I headed over to Viper afterward, purchasing my seventh locker of the day, and then walked down the nice queue to the Crackerbarrel of a station. Frankly, I thought it was pretty nifty, being better themed than most mine trains. There was almost no wait for the front, and many empty rows elsewhere, so front row it was. The ride was very good and definitely the better of the two Cy-clones I've ridden (besting the 2004 version of the Texas Cyclone), and I had a great time. I was not at all disappointed, and though I would only ride it once that day, it made an encore appearance on Friday.
Leaving the Southwest Territory behind, it was off to nab the last two credits I needed. First up was Demon. I liked the fact that it had a theme song, cheesy as it was. The station was kinda funky, what with the corny lights flashing around the tunnel that leads out and also with the extremely basic loading platform. The ride was a typical Arrow looper, but the scenery and theming were pretty cool. I kinda liked it, actually. It's definitely worth a lap.
Whizzer would be the last credit to obtain, and let me tell you, this was one cool ride. I didn't expect much, but wow, was it a good time. I remember thinking at several points throughout the ride that a lap bar would be appropriate, but hey, I'm not complaining. If you should find yourself at Six Flags Great America, you must hit this ride up. I admit that I was skeptical, figuring it was another one of those rides that ACErs rate highly because of the nostalgia value rather than the actual thrill of the ride, but this one was outstanding.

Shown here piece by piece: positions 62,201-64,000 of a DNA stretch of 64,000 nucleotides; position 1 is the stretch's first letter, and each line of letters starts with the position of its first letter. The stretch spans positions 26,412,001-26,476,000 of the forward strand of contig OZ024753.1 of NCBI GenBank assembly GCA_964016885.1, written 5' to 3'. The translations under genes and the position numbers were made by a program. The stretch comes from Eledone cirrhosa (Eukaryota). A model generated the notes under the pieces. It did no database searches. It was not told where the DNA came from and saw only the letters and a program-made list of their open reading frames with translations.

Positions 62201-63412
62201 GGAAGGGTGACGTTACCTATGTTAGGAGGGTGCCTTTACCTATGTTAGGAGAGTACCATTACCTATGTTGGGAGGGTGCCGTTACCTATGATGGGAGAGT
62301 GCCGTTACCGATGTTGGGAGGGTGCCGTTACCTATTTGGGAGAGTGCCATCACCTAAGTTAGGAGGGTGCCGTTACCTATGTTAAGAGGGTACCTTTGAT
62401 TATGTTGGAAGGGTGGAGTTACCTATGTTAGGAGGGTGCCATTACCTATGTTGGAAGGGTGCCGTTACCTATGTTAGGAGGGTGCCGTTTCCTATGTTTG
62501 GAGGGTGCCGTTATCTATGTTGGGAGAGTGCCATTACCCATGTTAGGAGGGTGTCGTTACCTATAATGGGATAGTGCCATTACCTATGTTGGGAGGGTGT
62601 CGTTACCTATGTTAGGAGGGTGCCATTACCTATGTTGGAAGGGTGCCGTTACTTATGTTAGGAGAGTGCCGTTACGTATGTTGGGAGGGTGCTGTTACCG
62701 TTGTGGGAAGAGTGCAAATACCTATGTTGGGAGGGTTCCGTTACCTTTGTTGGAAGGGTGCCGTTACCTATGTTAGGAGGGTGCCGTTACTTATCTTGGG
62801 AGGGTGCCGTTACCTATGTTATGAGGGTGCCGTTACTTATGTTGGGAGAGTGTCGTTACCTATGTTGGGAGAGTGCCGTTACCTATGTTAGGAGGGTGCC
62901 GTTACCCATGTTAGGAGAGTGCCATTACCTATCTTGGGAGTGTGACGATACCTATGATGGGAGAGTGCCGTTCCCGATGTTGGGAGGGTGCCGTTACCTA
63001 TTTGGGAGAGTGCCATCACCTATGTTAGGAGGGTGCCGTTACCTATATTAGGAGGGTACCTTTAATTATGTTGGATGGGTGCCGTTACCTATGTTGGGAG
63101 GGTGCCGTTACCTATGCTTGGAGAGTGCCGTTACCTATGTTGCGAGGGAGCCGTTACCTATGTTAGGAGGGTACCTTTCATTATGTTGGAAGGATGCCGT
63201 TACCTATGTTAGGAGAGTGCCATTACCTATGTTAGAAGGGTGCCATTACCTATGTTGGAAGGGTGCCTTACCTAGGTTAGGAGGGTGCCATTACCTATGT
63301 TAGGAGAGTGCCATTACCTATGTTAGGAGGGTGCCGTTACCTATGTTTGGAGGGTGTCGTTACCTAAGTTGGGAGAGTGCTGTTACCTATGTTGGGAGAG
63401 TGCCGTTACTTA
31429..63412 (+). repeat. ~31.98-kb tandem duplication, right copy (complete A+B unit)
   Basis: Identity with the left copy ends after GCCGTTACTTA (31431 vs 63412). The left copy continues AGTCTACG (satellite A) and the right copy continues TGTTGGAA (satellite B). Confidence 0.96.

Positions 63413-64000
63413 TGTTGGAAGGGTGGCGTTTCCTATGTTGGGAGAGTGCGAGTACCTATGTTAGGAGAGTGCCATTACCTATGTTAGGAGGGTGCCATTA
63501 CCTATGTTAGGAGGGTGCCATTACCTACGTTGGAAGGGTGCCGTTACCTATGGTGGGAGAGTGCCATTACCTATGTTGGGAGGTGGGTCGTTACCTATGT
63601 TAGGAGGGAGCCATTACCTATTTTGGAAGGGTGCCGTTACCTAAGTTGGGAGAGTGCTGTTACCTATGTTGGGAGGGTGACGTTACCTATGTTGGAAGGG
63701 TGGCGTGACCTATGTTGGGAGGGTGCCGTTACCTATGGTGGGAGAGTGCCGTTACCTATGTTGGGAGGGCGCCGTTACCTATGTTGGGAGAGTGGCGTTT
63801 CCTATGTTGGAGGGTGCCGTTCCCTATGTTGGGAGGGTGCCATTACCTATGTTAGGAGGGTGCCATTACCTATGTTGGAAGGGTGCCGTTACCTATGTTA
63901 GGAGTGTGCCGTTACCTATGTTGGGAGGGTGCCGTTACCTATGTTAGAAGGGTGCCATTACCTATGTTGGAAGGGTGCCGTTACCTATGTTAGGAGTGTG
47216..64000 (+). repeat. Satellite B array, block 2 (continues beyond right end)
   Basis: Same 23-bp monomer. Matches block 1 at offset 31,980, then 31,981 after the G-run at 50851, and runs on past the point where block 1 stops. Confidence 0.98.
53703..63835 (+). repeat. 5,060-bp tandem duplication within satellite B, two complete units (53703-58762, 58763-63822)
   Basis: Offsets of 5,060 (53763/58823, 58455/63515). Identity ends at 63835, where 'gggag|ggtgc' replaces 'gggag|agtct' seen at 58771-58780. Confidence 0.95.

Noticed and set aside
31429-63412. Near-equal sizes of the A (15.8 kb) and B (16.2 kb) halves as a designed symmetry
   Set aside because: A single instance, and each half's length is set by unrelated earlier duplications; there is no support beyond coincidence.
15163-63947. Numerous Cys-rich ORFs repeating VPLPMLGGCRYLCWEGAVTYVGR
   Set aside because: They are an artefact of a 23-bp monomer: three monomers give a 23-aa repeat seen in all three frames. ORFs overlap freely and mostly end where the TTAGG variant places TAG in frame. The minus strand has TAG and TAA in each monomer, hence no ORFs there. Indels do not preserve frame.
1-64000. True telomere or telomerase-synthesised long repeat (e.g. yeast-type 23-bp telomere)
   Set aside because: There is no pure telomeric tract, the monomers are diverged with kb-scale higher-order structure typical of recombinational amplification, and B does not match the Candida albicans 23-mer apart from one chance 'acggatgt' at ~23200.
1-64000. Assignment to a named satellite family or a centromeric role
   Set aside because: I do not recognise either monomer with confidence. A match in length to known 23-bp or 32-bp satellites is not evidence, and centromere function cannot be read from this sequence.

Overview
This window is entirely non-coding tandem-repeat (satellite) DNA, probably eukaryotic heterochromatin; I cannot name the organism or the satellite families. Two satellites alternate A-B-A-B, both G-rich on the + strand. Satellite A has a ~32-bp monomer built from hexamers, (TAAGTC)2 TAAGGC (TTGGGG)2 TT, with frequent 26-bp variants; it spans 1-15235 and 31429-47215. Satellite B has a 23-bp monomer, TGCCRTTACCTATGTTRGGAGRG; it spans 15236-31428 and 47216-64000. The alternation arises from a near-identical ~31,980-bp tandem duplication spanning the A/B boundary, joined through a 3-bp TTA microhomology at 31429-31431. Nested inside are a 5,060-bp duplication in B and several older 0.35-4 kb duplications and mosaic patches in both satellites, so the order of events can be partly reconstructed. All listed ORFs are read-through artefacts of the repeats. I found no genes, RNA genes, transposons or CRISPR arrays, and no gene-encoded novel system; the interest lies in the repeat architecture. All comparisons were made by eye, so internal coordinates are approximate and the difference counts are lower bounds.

The eleven credits I was out for now all obtained, it was getting later in the evening, and so I decided to go back for another round on the rides I really enjoyed. I went back to Superman Ultimate Flight first, as I had become enamored with the ride and wanted more laps on it. Seriously, the ride was still a walk-on, and I couldn't get enough of it. I would hit it up for three more laps, enjoying every one just as much, if not more so, than the one before it.
Once I had my fill, I returned to Batman - The Ride for one final lap before calling it a night. Still my favorite ride out there, I always make a point to get several laps on it if possible. After the lap on the B&M masterpiece was over and done with, I left the park and grabbed a huge dinner at Outback Steakhouse before calling it a night.
The next day, I returned to the park once more, leading off with a ride on the observation tower. The second day was intended primarily for photos as well as any remaining laps on the rides I wanted them on, and I did not intend to stay long. I really enjoyed the views from the tower and appreciated the fact that we remained at the top for several spins around, allowing for time to take and re-take photos if necessary. After the ride was over, I headed off to Raging Bull, hoping to squeeze a few more laps in before leaving the park for good. I took two laps on it and then returned to Viper for an encore performance, this time opting for the back car, middle row. The ride was just as good in the front, and again I must comment on the fact that it really was a good ride. It was not particularly rough, and it had some good forces to it.